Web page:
Poet of Honour, an accolade by Ars Notoria and Word Masala Foundation, celebrates our best contemporary poets we should have read by now. They are iconic and a major inspiration.
I remember-not a long ago-Ruth lost her mother. Her heartbreak was felt by many of us as friends. So, her collection Emerald was timely. In the eighties, I managed high-end opticians in Wigmore Street at the corner of Wimpole Street, not far from where Ruth was born in the attic of her great-aunt’s house. Hence to me, in a way, her aura was always around the corner! I have also come to know her through Nehru Centre and friends. Therefore, to present her as our Poet of Honour for this Christmas is an exceptional opportunity for me. To be in the company of Imtiaz Dharker last Christmas made our festive outing exquisite. This year, I hope you will equally enjoy Ruth’s presence with us.
Ruth is one of seventy-two great-great-grandchildren of Charles Darwin. So, it is no surprise that she is drawn to science. Her experimental collection, The Mara Crossing, offers us the taste of it. If it occasionally feels parched due to hard science in the book, it also discharges gentle spirit and lyrical skips through many such lines as these:
You go because you heard a cuckoo call. You go because
you’ve met someone, you made a vow, there are no more
grasshoppers. You go because the cold is coming, spring
is coming, soldiers are coming: plague, flood, an ice age,
a new religion, a new idea. You go because the world rotates,
because the world is changing and you’ve lost the key.
See how it resonates with our current troubled time!
All great poets have a deep sense of music and how words assemble in line with that sate of mind. But Ruth’s understanding of it goes deeper. She grew up playing chamber music and singing, and took raga lessons. Singing and playing music of all kinds, especially classical and world music, informs her work deeply.
Ruth has interest in paintings as well and says, “I cannot paint myself but my poetry draws on looking and imagining, painting and drawing. The narrator of Daughters of the Labyrinth is a painter. There is also nature, science and the environment. (A little about my background, including Charles Darwin, here). I am a Trustee for New Networks for Nature, an alliance of scientists, environmentalists and artists who believe the natural world is central to cultural life; and am currently working on a book about elephants to follow my tiger book.”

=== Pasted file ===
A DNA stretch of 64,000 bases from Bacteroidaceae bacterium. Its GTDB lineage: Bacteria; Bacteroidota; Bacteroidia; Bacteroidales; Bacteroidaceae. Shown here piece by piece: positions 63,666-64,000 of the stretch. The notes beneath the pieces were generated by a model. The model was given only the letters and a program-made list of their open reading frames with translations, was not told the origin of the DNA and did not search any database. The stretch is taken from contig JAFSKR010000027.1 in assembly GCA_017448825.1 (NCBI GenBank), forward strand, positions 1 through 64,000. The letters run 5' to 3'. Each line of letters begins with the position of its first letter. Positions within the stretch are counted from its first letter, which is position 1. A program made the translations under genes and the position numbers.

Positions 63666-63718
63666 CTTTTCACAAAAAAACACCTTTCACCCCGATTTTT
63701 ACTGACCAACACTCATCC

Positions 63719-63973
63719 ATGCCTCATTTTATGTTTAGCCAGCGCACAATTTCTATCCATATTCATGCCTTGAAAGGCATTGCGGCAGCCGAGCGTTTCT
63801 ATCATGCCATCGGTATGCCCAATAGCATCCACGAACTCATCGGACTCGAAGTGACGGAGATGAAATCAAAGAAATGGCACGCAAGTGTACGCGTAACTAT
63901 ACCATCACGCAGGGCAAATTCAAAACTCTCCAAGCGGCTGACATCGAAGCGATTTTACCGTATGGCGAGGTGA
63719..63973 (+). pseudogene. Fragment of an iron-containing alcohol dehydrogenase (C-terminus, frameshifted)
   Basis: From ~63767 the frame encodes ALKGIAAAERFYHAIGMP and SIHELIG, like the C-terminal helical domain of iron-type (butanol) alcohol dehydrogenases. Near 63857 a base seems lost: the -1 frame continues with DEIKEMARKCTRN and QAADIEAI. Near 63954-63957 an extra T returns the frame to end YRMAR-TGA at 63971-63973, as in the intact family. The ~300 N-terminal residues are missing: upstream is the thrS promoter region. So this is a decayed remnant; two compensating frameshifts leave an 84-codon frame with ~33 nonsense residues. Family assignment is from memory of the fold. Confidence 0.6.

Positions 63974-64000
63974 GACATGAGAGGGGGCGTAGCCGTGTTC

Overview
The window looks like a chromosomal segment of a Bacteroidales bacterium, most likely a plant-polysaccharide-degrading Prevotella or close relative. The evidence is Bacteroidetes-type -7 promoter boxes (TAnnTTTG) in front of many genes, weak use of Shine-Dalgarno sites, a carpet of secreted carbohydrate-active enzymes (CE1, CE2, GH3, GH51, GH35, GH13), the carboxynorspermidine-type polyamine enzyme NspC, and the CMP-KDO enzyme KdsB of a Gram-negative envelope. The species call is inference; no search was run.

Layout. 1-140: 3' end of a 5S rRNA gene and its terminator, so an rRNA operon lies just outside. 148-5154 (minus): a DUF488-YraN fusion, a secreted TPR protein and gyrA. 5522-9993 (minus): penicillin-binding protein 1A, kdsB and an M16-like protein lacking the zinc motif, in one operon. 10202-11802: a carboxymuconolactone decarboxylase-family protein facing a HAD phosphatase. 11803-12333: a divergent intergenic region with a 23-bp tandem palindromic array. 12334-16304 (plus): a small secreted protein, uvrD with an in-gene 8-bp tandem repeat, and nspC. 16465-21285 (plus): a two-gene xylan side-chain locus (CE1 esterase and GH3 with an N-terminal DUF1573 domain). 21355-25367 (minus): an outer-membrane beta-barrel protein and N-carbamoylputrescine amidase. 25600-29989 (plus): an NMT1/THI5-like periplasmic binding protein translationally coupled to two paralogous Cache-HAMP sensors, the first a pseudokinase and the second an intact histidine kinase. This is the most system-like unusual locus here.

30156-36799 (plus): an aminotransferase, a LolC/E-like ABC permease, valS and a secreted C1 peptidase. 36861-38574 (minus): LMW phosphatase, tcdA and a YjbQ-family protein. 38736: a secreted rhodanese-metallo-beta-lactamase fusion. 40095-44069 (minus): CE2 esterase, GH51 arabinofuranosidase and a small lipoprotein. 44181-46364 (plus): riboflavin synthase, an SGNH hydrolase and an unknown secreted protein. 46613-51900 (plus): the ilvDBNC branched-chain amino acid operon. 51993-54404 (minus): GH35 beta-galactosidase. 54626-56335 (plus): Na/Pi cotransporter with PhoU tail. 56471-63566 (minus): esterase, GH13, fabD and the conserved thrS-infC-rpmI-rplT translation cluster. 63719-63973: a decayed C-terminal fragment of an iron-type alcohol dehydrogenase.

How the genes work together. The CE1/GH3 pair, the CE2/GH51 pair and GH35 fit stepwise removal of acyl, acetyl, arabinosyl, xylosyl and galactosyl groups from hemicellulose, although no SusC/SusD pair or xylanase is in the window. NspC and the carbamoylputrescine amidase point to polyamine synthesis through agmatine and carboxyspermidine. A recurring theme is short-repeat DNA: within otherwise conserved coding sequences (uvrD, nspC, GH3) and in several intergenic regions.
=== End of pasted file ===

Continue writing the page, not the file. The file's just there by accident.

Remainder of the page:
Ruth Padel has won the first prize in one of our most coveted awards, the National Poetry Competition. The quality of her work has remained timeless with much enviable consistency. Unfortunately, we lost her as Oxford’s first female Professor of Poetry with only nine days in an appointment. The unanswered question around it remains: would Derek Walcott have survived the post with all the allegations chasing him? Sir Isaiah Berlin would have been quick to point out the higgledy-piggledy nature of purist morality and its proponents!
All Ruth’s engaging journeys, stories and work collectively propose her as no ordinary Poet of Honour. Enjoy her presence at your Christmas table!
-Yogesh Patel MBE
Poems by Ruth Padel
HIS MOTHER WARMS HIS FEET ON A BOAT
‘What is marriage but a little joy and then a chain of sorrows?’
Maria van Beethoven to Cäcelie Fischer
He goes to school dirty. They say his mother must be dead
call him Spaniard because he is dark
tease him about his name. He leaves school
to play the viola
in the briary tangle of an orchestra.
He wears a sea-green coat, a wig, a little sword.
At home he writes concertos
pitching the wonders of modulation
against his father’s blows.
Gliding north with her down the Rhine
on a winter concert tour, their one journey together,
she keeps him warm, holding his feet in her lap.
The Place without a Door
Listen. There are dragons under cities
and monsters in white spaces on sea maps.
Sangatte is Gap-in-Sand. When we were there
we knew it was The Place Without a Door –
that commune on the coast of France
facing water which the English
call English Channel. A border
for which many men, and women, too,
have died. Mark the spot in my brother’s heart
where he built a cardboard shrine
for our wasteland jungle. Check the wall
where someone graffed, Nous voulons de l’air
pour nos enfants. The cement octagons
where we hid at night to rush the axle
of Spanish lorries. The bridge where my brother
jumped that train into the tunnel.
TIGER DRINKING AT FOREST POOL
Water, moonlight, danger, dream.
Bronze urn, angled on a tree-root: one
Slash of light, then gone. A red moon
Seen through clouds, or almost seen.
Treasure found but lost, flirting between
The worlds of lost and found. An unjust law
Repealed, a wish come true, a lifelong
Sadness healed. Haven, in the mind,
To anyone hurt by littleness. A prayer,
For the moment, saved; treachery forgiven.
Flame of the crackle-glaze tangle, amber
Reflected in grey milk-jade. An old song
Remembered, long debt paid.
A painting on silk, which may fade.
To read poets honoured previously here is a roll call; please click on the name.
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